The space rock called the Tissint meteorite, that landed in the Moroccan desert last year, (with a fireball and double sonic boom), was knocked off Mars (NOTE: Subscribers can still listen to this show) in a cosmic collision around 700,000 years ago. This means that the rock was flung into space and began its journey to Earth when the shared ancestors of modern humans and Neanderthals were still living in Africa. What's important about this particular meteorite is that it has regions of black glass inside it that could contain gas and traces of Martian soil, giving astronomers an idea about what conditions on the red planet were like when modern man was just beginning to disperse throughout Earth.
In the October 11th edition of the Guardian, Ian Sample quotes astronomer Hasnaa Chennaoui Aoudjehane as saying, "Those bubbles are interesting because they trapped Martian conditions at the moment the meteorite formed, and it hasn't had any exchange with other materials."
Meanwhile, the first Martian rock NASA's Curiosity rover has reached out to touch resembles rocks found in the interior of today's Earth that are thrown up during volcanic explosions. Astronomers have christened the rock "Jake Matijevic."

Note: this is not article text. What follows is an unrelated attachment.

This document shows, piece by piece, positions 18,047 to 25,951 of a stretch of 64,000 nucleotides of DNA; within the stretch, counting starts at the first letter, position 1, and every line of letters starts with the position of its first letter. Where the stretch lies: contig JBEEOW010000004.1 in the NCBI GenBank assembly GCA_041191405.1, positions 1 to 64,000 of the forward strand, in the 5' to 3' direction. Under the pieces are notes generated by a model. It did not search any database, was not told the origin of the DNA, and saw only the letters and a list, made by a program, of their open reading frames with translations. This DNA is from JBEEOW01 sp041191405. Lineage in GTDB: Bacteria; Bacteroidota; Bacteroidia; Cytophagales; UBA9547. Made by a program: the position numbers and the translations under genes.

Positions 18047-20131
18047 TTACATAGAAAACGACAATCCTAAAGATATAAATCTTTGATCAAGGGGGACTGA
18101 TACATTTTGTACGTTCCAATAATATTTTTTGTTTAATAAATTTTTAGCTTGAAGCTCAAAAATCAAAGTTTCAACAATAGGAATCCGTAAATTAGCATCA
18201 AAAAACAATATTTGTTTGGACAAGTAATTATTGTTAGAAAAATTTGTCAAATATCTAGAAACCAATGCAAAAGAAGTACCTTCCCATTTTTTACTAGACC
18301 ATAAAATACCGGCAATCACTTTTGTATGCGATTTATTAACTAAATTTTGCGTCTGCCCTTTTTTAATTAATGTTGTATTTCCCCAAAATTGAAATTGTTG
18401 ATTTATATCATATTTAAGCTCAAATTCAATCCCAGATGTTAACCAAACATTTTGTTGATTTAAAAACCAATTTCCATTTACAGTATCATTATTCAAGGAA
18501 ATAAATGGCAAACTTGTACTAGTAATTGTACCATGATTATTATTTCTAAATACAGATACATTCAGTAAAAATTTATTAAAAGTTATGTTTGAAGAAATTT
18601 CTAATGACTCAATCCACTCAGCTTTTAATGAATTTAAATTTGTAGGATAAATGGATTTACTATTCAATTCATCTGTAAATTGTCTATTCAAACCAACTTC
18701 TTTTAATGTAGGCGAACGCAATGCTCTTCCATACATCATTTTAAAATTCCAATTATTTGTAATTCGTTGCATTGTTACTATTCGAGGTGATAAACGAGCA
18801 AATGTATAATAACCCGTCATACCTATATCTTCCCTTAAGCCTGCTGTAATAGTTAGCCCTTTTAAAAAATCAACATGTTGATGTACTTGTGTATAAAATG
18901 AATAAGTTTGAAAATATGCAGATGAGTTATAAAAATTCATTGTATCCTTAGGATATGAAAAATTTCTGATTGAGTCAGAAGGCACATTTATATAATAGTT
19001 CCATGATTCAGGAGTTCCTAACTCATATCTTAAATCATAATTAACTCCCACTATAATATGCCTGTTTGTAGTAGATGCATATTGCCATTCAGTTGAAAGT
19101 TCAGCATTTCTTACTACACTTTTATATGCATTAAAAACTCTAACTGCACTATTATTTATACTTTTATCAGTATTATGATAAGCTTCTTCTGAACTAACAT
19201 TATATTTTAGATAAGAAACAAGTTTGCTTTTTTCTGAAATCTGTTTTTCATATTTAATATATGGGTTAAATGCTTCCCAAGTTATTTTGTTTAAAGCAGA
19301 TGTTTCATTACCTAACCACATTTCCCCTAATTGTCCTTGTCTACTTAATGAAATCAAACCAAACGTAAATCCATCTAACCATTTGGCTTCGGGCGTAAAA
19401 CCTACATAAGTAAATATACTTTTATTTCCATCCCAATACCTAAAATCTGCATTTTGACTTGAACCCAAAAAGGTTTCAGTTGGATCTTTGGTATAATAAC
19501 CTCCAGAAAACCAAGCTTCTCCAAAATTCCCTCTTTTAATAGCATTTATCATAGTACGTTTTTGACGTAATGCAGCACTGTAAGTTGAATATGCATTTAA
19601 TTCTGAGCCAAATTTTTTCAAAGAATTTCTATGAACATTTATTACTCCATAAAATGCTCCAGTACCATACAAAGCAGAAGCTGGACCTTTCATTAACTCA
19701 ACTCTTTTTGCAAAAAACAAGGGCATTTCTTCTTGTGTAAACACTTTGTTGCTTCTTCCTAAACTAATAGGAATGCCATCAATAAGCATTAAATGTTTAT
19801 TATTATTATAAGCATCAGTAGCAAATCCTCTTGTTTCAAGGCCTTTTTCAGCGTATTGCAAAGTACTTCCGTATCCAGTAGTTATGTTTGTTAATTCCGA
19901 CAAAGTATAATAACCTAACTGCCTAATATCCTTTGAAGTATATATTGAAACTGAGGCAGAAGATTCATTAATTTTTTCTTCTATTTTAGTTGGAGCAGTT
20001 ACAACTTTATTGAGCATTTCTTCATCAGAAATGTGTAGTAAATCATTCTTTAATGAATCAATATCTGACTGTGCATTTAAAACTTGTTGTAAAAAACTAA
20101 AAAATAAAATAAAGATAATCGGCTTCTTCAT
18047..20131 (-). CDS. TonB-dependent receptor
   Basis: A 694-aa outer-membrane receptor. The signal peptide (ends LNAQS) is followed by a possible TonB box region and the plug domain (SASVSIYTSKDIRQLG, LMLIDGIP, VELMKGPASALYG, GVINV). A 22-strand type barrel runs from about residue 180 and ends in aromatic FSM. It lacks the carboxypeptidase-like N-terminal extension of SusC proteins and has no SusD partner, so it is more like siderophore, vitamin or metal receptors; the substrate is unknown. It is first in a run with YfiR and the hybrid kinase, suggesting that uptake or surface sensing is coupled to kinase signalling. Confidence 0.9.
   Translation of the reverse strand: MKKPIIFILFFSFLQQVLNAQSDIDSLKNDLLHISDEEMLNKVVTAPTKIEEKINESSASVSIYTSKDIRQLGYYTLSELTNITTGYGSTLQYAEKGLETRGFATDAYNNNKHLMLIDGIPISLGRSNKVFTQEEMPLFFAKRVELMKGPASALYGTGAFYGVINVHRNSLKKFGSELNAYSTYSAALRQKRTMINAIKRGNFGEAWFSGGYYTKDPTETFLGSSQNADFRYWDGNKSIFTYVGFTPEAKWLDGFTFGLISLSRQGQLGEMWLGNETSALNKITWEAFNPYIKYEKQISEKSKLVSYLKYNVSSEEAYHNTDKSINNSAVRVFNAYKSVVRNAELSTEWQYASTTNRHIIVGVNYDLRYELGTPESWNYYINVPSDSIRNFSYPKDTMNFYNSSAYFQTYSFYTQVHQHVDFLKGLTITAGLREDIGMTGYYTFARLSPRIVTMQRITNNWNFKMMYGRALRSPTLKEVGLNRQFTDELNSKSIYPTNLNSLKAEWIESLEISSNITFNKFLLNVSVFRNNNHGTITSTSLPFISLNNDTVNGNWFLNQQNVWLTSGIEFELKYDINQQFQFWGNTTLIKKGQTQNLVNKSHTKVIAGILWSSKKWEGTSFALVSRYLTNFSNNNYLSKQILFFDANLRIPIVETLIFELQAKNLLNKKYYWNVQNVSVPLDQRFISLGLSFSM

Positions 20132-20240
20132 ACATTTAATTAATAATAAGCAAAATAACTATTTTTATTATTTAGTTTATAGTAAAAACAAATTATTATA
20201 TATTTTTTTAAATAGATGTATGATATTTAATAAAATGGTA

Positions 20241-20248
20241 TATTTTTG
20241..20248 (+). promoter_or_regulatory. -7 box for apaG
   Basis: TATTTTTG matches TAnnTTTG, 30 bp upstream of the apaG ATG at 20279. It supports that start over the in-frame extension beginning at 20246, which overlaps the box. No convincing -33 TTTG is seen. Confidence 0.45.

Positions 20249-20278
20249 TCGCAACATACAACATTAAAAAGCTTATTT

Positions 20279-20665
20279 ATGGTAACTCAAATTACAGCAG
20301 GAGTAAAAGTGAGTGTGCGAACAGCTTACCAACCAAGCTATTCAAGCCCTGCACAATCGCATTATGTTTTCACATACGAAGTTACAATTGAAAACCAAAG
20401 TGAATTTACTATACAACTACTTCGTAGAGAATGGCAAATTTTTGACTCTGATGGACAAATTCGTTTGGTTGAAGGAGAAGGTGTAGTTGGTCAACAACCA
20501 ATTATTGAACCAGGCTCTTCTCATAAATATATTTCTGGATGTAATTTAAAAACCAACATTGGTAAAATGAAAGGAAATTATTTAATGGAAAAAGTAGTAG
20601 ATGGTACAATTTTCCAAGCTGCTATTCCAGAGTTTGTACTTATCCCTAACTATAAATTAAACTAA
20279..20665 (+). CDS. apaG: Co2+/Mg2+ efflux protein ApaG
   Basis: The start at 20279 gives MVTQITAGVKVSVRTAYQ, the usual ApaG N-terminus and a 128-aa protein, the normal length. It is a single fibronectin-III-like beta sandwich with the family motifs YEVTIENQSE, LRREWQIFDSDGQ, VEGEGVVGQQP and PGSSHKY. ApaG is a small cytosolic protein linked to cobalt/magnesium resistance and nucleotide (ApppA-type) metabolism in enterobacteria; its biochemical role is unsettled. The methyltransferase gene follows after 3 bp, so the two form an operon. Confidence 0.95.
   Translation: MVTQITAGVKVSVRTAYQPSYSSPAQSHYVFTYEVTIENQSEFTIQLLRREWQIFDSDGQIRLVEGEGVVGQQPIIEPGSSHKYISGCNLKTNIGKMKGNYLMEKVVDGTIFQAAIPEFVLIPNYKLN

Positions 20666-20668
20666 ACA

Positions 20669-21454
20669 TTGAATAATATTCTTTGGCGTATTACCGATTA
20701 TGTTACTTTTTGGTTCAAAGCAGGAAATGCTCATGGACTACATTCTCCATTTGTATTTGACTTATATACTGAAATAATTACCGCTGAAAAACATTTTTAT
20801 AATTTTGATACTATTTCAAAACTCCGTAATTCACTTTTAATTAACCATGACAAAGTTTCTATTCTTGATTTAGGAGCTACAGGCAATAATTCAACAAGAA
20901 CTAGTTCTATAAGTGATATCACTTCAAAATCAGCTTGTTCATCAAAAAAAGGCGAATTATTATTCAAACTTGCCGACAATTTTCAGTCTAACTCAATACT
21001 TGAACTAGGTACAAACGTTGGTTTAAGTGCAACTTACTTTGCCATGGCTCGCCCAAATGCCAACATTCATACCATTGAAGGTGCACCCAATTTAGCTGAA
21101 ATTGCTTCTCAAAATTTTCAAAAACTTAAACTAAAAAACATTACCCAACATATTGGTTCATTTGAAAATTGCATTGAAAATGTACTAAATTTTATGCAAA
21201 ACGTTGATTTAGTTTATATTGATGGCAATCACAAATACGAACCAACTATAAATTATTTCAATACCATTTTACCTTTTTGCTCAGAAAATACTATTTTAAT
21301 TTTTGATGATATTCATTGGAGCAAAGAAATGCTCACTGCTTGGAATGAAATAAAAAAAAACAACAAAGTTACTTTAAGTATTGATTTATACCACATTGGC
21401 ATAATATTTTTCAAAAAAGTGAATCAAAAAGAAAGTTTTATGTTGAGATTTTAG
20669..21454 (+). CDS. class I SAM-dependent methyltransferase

The rover team used two instruments on Curiosity to study the chemical makeup of the football-size rock. Science Daily quotes astronomer Ralf Gellert as saying, "Jake is kind of an odd Martian rock. It's high in elements consistent with the mineral feldspar, and low in magnesium and iron."
The site quotes astronomer Edward Stolper as saying, "This rock is a close match in chemical composition to an unusual but well-known type of igneous rock found in many volcanic provinces on Earth. With only one Martian rock of this type, it is difficult to know whether the same processes were involved, but it is a reasonable place to start thinking about its origin."
These results provide an example of why identifying rocks' composition is such a major emphasis of the (Curiosity) mission. Rock compositions tell stories about unseen environments and planetary processes.
Take a deep breath of EARTH air--don't you wish there wasn't so much carbon dioxide in it? It's no use hiding our heads in the sand and denying that global warming exists--In 1998 MOTKE burst into Whitley Strieber's hotel room and warned him about it and Whitley did something about it--something that became a major motion picture that alerted millions of people!